Israeli influencers paid to tout Jewish family purity laws

The daughter of a Russian diamond billionaire has paid tens of thousands of shekels to secular Israeli social media stars to tout Jewish ritual purity laws related to menstruation, celebrity journalist Guy Pines reported Tuesday.

The Channel 12 reporter said he began his investigation after seeing a video clip on social media in which former secular reality TV star Shay Mika explains to famed presenter Yael Bar-Zohar how she does to respect the Jewish laws of niddahwhich determine when a woman is considered ritually unclean due to menstruation and therefore not supposed to have carnal intercourse with her husband.

“For the first time, this month, I was niddah. It was really difficult for [mon mari] Maor, so yesterday he said to me on the sofa, ‘This is the last time you keep [les lois de] niddah’,” says Mika in the video.

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After seeing this most intimate video about the sex life of Mika and her husband, the journalist discovered that it was in fact part of a campaign sponsored by Ruthy Leviev, the daughter of diamond magnate and investor Lev Leviev.

This is part of an even more ambitious program by the young Leviev, known as “Sheasani Isha”, which means ” [Dieu] made me a woman,” a reference to a blessing from the Orthodox prayer book, recited by Jewish women every morning.

This campaign posits that traditional Jewish values ​​and practices strengthen romantic bonds. However, studies, some conducted by orthodox Jewish institutions, have shown that these methods do not necessarily improve love life. One of these surveys, published by the Institute for Jewish Ideas and Ideals, even reveals that Orthodox women “report being much less satisfied, physically and emotionally” than their secular counterparts.

According to Pines, Mika, who won the reality show “Big Brother” in 2015, received between 15,000 and 20,000 shekels for his performance in the clip and for posting about it on his Instagram account.

Bar-Zohar, who interviewed several women for the campaign, reportedly received between 40,000 and 50,000 shekels, as did another witness, food writer and media personality Michal Ansky, who also posted about it on Instagram.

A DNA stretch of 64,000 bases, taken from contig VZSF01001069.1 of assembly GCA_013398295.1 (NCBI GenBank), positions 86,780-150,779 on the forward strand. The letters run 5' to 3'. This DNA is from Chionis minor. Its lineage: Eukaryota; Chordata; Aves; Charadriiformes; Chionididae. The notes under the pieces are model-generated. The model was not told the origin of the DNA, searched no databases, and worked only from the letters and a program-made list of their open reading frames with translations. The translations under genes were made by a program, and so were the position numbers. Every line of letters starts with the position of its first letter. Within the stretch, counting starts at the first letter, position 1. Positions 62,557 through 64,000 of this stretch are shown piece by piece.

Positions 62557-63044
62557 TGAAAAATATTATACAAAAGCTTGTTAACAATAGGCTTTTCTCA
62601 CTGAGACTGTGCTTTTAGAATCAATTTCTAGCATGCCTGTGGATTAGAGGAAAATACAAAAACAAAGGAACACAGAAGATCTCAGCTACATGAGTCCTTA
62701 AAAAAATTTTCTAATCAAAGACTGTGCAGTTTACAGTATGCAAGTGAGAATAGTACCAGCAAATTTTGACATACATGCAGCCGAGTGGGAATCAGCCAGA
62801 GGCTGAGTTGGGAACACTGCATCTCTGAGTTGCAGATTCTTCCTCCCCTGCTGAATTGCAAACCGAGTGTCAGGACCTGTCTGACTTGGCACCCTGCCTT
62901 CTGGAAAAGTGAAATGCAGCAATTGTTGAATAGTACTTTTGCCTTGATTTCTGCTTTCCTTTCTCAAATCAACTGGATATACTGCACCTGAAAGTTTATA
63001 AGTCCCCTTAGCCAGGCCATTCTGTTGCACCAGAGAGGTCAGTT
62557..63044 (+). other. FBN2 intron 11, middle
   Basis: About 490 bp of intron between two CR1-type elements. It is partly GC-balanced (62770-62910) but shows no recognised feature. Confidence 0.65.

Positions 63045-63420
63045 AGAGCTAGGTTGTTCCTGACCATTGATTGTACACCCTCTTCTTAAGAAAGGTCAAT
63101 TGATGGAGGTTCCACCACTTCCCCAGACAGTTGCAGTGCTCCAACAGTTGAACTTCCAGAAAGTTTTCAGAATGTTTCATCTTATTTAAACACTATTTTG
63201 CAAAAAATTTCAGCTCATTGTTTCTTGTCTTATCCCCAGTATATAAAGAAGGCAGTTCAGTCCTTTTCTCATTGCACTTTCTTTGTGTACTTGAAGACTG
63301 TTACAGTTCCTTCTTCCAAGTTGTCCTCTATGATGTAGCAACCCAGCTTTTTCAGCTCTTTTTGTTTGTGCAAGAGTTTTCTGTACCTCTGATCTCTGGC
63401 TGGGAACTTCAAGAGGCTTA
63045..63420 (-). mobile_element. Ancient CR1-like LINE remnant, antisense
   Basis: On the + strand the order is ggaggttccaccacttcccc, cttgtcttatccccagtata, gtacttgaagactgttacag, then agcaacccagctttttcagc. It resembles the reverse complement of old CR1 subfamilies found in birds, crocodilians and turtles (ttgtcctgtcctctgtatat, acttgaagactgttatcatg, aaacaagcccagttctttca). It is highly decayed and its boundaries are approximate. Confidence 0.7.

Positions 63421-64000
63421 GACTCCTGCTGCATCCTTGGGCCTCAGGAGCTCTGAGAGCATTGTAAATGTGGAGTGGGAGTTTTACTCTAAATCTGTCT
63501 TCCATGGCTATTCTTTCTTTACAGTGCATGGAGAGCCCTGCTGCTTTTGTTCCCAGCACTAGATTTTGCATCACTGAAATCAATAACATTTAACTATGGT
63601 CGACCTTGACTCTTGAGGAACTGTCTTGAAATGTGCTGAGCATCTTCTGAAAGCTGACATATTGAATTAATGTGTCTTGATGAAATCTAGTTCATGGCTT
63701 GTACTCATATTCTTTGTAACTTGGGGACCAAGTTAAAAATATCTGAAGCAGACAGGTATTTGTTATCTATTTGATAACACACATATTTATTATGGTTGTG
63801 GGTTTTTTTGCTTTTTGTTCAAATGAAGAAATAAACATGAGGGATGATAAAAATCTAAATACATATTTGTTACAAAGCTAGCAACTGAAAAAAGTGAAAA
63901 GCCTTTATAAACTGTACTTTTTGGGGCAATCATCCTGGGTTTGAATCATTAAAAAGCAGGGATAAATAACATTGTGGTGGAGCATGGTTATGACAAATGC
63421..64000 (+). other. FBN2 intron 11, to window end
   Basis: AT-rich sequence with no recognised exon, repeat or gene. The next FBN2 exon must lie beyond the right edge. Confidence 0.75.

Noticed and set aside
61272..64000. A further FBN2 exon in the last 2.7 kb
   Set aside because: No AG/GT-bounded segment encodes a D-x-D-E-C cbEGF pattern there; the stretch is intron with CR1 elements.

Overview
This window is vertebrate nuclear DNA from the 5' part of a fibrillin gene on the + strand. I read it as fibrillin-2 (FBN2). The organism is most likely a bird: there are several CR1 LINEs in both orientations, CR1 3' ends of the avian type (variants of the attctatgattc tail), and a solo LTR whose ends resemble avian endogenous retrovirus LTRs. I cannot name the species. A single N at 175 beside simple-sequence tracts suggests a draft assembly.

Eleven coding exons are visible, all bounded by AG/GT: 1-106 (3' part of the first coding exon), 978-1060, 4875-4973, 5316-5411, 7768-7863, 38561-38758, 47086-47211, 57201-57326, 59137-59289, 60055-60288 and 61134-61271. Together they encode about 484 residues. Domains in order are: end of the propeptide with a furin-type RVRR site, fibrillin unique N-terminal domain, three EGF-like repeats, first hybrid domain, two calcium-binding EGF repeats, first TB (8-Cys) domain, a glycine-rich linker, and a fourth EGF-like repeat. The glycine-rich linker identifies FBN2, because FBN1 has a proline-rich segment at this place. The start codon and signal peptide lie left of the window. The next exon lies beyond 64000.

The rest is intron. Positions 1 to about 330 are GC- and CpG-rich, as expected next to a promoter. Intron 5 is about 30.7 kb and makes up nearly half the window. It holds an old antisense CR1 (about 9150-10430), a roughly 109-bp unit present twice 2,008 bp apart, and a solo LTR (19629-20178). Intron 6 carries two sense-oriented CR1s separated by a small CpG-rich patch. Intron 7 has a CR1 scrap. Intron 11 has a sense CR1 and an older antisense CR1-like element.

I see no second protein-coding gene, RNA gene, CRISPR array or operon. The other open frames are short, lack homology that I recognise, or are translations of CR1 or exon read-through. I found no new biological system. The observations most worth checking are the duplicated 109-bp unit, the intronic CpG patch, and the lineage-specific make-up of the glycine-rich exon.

Channel 12 claims Leviev spent about NIS 150,000 on his campaign.

Shay Mika, whose interview sparked the Channel 12 report, explained what made her agree to be paid to speak about Jewish ritual purity laws.

“No one told me what to say. After all, if I believe in it and it’s my duty, why would I deprive myself of it? We all have to make a living. Let’s just say that [l’argent] was not my driving force to take part in this campaign,” Mika said, adding that she considered following ritual purity laws even before she was approached for the campaign.

The Channel 12 report drew a lot of backlash on social media, with some criticizing the practice of niddah as degrading for women because it equates menstruation with impurity.

“A quick reminder: we are not impure,” Channel 13 reporter Neria Kraus wrote in a tweet.

But the criticism did not come from secular circles alone. Many religious commentators have harshly criticized Leviev for turning a matter of spirituality and intimacy into something commercial and superficial.

“Ruthy Leviev has made preserving family purity something silly, ‘capitalist’, perfect for Millennials,” wrote Nitzan Caspi Shilony, an attorney at the Center for Justice for Women Rights Group.

“Ruthy Leviev’s niddah campaign is driving me crazy. It’s easy to take something sublime, for which Jewish women have sacrificed themselves for generations, and turn it into Instagram stupidity and a way to make money,” said another Orthodox journalist, Efrat Finkel. .

On a more sarcastic tone, the famous theologian Tomer Persico paraphrased the prayer said by women before entering the ritual bath in order to purify themselves, a week after the end of the period. “Blessed are you, Lev Leviev, who pays us for his commandments and commands us to immerse ourselves,” Persico wrote in a tweet.

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Israeli influencers paid to tout Jewish family purity laws